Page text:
A Swedish study finds that nasal congestion can be a sign of severe asthma and that severe asthma appears to be more common than previously thought. The findings are published in the journal Respiratory Research.

The population study included 30,000 randomly selected participants from the west of Sweden and asked questions about different aspects of health. According to the researchers, the study marks the first time the prevalence of severe asthma has been estimated in a population study. The findings show that approximately 2% of the population in west Sweden demonstrate signs of severe asthma.

The researchers also found a link between severe asthma and more pronounced nasal symptoms, such as chronic rhinosinusitis, or nasal congestion and a runny nose that lasted for a long period of time. They recommend that patients who report nasal complaints, perhaps together with minor symptoms from the lower respiratory tract, such as wheezing, shortness of breath during physical effort, and night-time awakings because of breathing problems, should be investigated for asthma.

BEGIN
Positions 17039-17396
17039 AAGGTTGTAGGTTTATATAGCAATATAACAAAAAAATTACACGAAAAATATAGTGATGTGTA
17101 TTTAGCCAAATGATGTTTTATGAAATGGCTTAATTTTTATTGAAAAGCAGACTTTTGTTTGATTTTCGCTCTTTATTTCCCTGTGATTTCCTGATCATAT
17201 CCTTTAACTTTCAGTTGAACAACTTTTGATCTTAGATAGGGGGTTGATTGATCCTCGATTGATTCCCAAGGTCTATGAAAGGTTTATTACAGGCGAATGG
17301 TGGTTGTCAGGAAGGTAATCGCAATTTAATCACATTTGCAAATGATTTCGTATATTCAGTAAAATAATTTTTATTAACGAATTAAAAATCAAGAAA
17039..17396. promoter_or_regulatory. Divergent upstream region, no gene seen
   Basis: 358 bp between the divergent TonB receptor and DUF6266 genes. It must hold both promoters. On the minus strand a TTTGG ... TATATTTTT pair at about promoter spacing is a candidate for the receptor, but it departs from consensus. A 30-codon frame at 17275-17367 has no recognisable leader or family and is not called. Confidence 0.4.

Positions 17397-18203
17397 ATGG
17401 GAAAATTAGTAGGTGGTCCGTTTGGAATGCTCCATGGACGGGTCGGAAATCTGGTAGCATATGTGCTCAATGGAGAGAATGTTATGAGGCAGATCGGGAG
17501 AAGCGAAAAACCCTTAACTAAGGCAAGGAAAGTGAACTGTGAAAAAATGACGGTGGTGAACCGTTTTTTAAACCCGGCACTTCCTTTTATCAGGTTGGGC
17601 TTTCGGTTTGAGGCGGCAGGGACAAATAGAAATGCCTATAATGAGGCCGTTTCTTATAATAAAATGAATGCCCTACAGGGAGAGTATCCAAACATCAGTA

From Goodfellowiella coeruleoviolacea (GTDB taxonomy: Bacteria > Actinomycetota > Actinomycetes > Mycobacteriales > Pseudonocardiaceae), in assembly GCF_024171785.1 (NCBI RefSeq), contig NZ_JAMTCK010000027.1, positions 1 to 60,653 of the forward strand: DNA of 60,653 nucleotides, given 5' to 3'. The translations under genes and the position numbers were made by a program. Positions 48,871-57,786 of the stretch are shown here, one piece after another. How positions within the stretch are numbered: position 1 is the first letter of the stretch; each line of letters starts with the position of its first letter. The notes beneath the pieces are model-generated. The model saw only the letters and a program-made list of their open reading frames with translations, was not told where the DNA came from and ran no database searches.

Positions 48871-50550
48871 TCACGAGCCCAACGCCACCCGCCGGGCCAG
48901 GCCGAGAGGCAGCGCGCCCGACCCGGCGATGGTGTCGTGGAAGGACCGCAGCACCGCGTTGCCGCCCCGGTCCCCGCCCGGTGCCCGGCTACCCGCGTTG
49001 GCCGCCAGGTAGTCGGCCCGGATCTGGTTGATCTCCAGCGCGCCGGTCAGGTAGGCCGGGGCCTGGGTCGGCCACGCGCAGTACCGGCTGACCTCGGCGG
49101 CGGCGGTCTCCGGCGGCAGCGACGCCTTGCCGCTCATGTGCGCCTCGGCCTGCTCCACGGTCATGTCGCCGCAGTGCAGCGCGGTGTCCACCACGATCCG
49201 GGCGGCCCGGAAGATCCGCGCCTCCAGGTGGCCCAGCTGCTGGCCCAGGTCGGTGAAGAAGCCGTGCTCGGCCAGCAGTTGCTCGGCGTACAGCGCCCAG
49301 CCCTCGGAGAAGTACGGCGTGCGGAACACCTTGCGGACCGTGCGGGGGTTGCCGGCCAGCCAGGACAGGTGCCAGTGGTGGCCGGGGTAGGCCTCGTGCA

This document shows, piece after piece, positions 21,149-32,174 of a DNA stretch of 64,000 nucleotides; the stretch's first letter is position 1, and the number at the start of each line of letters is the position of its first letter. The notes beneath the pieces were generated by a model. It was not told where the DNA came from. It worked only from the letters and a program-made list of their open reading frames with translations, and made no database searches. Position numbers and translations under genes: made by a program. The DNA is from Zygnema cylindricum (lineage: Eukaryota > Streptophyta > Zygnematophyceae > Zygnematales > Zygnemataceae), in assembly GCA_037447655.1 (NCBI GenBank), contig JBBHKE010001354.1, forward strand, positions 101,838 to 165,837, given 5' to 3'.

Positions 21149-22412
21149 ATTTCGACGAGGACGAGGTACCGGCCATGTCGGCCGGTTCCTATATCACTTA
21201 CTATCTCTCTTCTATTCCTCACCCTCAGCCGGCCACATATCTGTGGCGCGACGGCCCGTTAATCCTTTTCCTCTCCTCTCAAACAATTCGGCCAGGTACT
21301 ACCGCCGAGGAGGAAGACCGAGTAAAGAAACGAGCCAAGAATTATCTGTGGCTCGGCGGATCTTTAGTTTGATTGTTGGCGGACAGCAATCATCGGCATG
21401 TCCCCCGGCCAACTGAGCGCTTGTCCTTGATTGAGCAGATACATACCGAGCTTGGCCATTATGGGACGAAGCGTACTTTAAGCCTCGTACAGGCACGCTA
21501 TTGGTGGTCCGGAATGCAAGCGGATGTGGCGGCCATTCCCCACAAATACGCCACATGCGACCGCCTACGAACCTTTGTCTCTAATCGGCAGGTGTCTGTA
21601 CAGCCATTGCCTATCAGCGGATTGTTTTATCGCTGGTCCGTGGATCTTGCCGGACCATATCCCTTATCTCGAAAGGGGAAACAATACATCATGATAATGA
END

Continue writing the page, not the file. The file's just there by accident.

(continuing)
“These findings suggest that some parts of the immune system that are activated in connection with chronic nasal problems might be linked to severe asthma, and this insight could lead to new forms of treatment in the long run,” says Jan Lötvall, study author and professor at the Sahlgrenska Academy’s Krefting Research Centre. “Effective treatment for troublesome nasal and sinus complaints could, in theory, reduce the risk of severe asthma, though this is something that needs further research.”

Source: Respiratory Research